Next up in this unplanned ‘Best of Megan’s Sharkelist” series is Central Station by Lavie Tidhar, a novel I didn’t expect to dig as much as I did. I loved Tidhar’s BSFA-nominated Osama, but I thought this one might wear a little thin with the trope-ish diligence I’d picked up from other, pre-Shadow Clarke reviews, but it’s nothing like that. There’s an earnest love for sci-fi, sure, but also an undoing of sci-fi, and it’s all done in a way that feels fresh and forward-thinking, while also being welcoming and unpretentious.
Comments on the Shadow Clarke blog have discussed its fix-up nature, and whether its fix-up origins are obvious or not. It may be that I’ve been reading too many fragmented, mosaic novels over the years to be sensitive to odd transitions, but it all felt complete and cogent to me.
I can’t imagine a Clarke jury that wouldn’t shortlist Central Station, but in case it does get ignored, I highly recommend you read this novel.
As one of the more popular Clarke-eligible novels among the shadow jurors, much has already been written about Lavie Tidhar’s Central Station. Maureen sees it as a metafictional next step in science fiction, Victoria sees it as a tale about love and nuanced optimism, and Jonathan values its use of multiculturalism and space (physical space, not outer space, but that omission is just as key in this novel). What I adore about this novel is that it is all of these things, embracing traditional science fiction while reworking it, molding it into a human, rather than a techno, landscape.
Set in a far-future Jaffa-Tel Aviv, the novel meanders through a community set at the base of spaceport, primarily centered on the doings of one family, their lovers, and their acquaintances. The chapters highlight daily life in this busy district, while at the same time linking each character’s subplot to grander themes of connectedness and humanity.
Part of the way it reworks things is that it’s not about the Up and Out, but the ups and downs. The rigors of life are always present: people make decisions, those decisions impact life, and they rarely have anything to do with that giant monstrosity towering from the south that hurls people into outer space. The Central Station of Central Station is a mere landmark, an economic hub and cultural icon, but as Maureen K. Speller points out in her review, “…even in science fiction, that so-called literature of the future, nothing lasts forever. The symbolic tropes – space ships, robots, AIs – will all eventually be absorbed and become part of the scenery.” The Central Station of the future is the airport of today: not that big of a deal.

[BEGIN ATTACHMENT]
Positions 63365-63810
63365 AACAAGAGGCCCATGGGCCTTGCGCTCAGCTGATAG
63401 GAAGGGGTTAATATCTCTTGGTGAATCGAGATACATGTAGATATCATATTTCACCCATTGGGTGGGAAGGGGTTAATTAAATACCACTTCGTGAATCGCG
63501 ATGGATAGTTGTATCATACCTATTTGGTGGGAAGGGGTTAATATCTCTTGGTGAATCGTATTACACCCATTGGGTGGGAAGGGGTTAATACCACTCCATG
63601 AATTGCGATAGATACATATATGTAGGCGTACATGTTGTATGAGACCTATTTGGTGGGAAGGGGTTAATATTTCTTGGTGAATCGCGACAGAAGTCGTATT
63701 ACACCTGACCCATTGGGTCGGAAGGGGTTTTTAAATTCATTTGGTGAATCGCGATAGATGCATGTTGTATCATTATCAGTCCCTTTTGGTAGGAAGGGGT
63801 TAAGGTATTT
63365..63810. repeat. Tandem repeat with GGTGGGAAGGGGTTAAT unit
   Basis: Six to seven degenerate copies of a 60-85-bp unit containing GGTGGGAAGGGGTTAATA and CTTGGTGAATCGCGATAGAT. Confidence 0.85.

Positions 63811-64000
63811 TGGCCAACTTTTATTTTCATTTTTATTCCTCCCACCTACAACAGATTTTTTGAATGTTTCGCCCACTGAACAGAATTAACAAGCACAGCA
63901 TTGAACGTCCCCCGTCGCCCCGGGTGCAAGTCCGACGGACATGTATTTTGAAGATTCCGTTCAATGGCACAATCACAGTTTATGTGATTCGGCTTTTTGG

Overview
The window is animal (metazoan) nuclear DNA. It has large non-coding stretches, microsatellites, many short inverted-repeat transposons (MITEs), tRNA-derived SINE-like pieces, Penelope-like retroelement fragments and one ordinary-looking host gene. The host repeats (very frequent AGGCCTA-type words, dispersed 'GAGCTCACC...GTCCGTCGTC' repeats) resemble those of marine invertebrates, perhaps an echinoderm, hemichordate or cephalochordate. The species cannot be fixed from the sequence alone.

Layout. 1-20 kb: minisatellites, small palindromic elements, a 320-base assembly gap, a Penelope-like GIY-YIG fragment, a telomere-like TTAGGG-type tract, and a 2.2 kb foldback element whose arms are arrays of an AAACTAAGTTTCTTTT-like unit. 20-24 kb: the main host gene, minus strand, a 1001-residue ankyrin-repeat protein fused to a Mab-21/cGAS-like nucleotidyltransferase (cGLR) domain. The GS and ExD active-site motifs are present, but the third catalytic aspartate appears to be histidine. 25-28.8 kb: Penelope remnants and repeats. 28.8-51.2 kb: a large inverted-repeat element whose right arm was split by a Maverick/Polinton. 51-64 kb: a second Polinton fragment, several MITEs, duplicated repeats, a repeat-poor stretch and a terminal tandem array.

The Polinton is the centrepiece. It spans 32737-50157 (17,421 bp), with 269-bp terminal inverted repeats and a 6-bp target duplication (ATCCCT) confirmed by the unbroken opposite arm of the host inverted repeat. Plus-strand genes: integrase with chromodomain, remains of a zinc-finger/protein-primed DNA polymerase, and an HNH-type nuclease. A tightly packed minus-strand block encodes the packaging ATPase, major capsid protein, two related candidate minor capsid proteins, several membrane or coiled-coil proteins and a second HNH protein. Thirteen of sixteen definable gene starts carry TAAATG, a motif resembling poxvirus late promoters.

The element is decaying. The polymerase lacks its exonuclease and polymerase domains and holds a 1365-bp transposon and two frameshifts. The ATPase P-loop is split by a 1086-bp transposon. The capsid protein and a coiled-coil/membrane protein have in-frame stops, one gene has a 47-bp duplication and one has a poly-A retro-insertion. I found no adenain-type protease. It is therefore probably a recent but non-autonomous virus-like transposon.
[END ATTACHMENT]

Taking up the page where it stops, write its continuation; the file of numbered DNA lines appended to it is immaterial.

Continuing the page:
In the long tradition of celebrated science fiction fix-up novels, Central Station includes previously published short stories set in the same future setting. But unlike other fix-up writers: Van Vogt and his darting, bucking plot twists to stitch random things together; or the serialized stories of Isaac Asimov or Charles Stross (and everyone in between), Central Station displays a continuity and flow that does not easily betray its origins. As a novel, it works, but it’s important to recognize that this is not a new, experimental approach to science fiction, nor is it an un-novel-like format.
Not only does Central Station pay homage to a traditional sci-fi format (replete with maps and a character list laced with trademarked Tidhar snark), it’s packed with decades of homegrown sci-fi references that add another layer to the tale, but without burdening readers with prerequisite reading. Perhaps the most striking genre juxtaposition, for me, at least, is with Clifford Simak’s Way Station. Both novels, in their own grounded ways, portray life on Earth around a single space hub, while raising questions about world peace and human nature. Whether intentional or not, Central Station speaks to its forebear by canceling it out, giving noise and plurality to Simak’s Midwestern, on-the-brink isolationism, and humble humanism to Simak’s disappointed optimism. Where Simak’s single Great Man makes intergalactic connections while the rest of humanity falters, Tidhar’s cast of characters just keep on keeping on. Where Simak seems to be saying, “We’re so messed up, we should stay away from others until we’re perfect beings,” Tidhar seems to be saying, “Dude, it’s happening whether you like it or not.”